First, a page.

1 Peter Chapter 3

Continuing on from advice to those under the power of earthly authorities, Peter commends wives in obeying their husbands - (especially in the case they are not believers), under the certain supremacy of God. For if Christian faith is slandered, by being a good wife and faithful too, the husband would be certain to approve of Christianity without any preaching. (It was not customary for a woman to teach a man in anything.) (v1) Finding their behaviour good and their fear of God pleasing in their wives, (v2) they would have nothing evil to say of them.

Peter's advice is this: that their good behaviour and fear of God not be dressed up for the husband with makeup or racy clothes, (v3) but with obedience to the example of Christ as hidden in their heart. (This is not a command to avoid makeup or 'racy' clothes.) Christ, whose appearance is incorruptible - in obedience to God in meekness and quietness, without becoming outspoken or rash. (v4) The advice here is not to cause offence because of Christ in a marriage, but to outwardly exemplify in behaviour the attitude shown toward God inwardly in 'secret' (being hidden).

In not dressing up for Christ - for the husband to be sexually attracted towards the gospel, women follow after the example of the wives of the patriarchs, who also having faith adorned themselves with obedience and subjection to their husbands with fear of God. (v5) Even Sarah called Abraham "Lord", and the believing wives are the daughters of Abraham also - (and of Sarah) if they follow in such an example: Up to the point where obeying their husband would cause alarm (v6) (amazement.)

It was not customary then for women to have a voice in "society" and any fault of the wife fell upon her husband: It then made sense for a wife to not be outspoken in society causing her husband grief from others (others without respect according to the knowledge of equality in the gospel that is without race or gender.) In this fashion husbands are duty bound to live with their wives in knowledge of this inequality as towards a weaker vessel, but in knowledge giving them the honour of equality that is theirs in Christ also, as in the marriage. (v7) (There is no lack of grace to either gender)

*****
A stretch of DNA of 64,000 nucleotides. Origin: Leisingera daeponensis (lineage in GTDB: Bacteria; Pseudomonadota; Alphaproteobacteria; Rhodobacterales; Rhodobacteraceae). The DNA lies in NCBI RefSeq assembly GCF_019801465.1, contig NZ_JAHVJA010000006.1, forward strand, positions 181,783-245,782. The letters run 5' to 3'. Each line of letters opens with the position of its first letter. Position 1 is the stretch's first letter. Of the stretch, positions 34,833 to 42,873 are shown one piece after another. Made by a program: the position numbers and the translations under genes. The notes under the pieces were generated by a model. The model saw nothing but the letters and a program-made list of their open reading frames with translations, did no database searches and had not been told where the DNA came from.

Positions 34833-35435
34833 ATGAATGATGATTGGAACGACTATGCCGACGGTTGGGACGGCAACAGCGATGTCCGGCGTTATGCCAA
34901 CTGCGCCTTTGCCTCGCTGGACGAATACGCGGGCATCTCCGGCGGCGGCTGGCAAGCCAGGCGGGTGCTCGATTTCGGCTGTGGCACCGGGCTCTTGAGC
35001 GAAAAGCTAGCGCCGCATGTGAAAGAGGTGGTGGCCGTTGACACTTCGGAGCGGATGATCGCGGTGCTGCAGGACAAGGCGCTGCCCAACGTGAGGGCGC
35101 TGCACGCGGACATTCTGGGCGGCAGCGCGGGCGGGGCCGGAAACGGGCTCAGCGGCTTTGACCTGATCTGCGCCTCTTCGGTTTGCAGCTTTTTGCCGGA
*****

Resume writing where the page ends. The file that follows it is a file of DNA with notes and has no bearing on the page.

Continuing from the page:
It then shows from Peter's comments above that the instructions for subjection to husbands are of equality for the purpose of presenting Christ's example (as the foremost heir) as the head of the body which is His bride: husband former, as one must be the final word when there are differences: but to unbelieving husbands in particular, obedience and subjection are attractive ambassadors for Christ more than makeup and racy clothes.

Peter commands them all to show compassion and charity toward each other in each others weaknesses, mindful not to upbraid each other for testing of their faith: being courteous and not speaking with provoking words. (v8) For if we are offended by others we may start divisions amongst the body of believers: and in provoking one another to anger instead of gently (or if it realy needs it - with hardness) exhorting each other, we will undo the gentle ministration of the Holy Spirit that seeks to test an individuals faith on the basis of what is fact (In obedience or truth.) that does so justly without pressure. By rather blessing in such circumstances such an individual we pray for their salvation.

Anger may be the response with the correction of any "G v p" statement, becuase it is usually based upon a personal requirement that has misshapen the belief system of the believer according to what is pleasing to themselves: or something which they deeply hold as needful from God. In the end they would have a deep seated relationship with their misconception, rather than having the realisation that they do not get to decide what God gives them: for to be true He does not need to give them anything - the requirements are of the believer. A hard thing to process - for God is at liberty to show His mercy to whom He will, because it is to them to whom He has shown His mercy that He has made His promises. A rich man who has everything he needs and from whom God requires to give all he has to the poor can very hardly enter in to the kingdom of heaven if that is the condition of God's freely given mercy. (v9)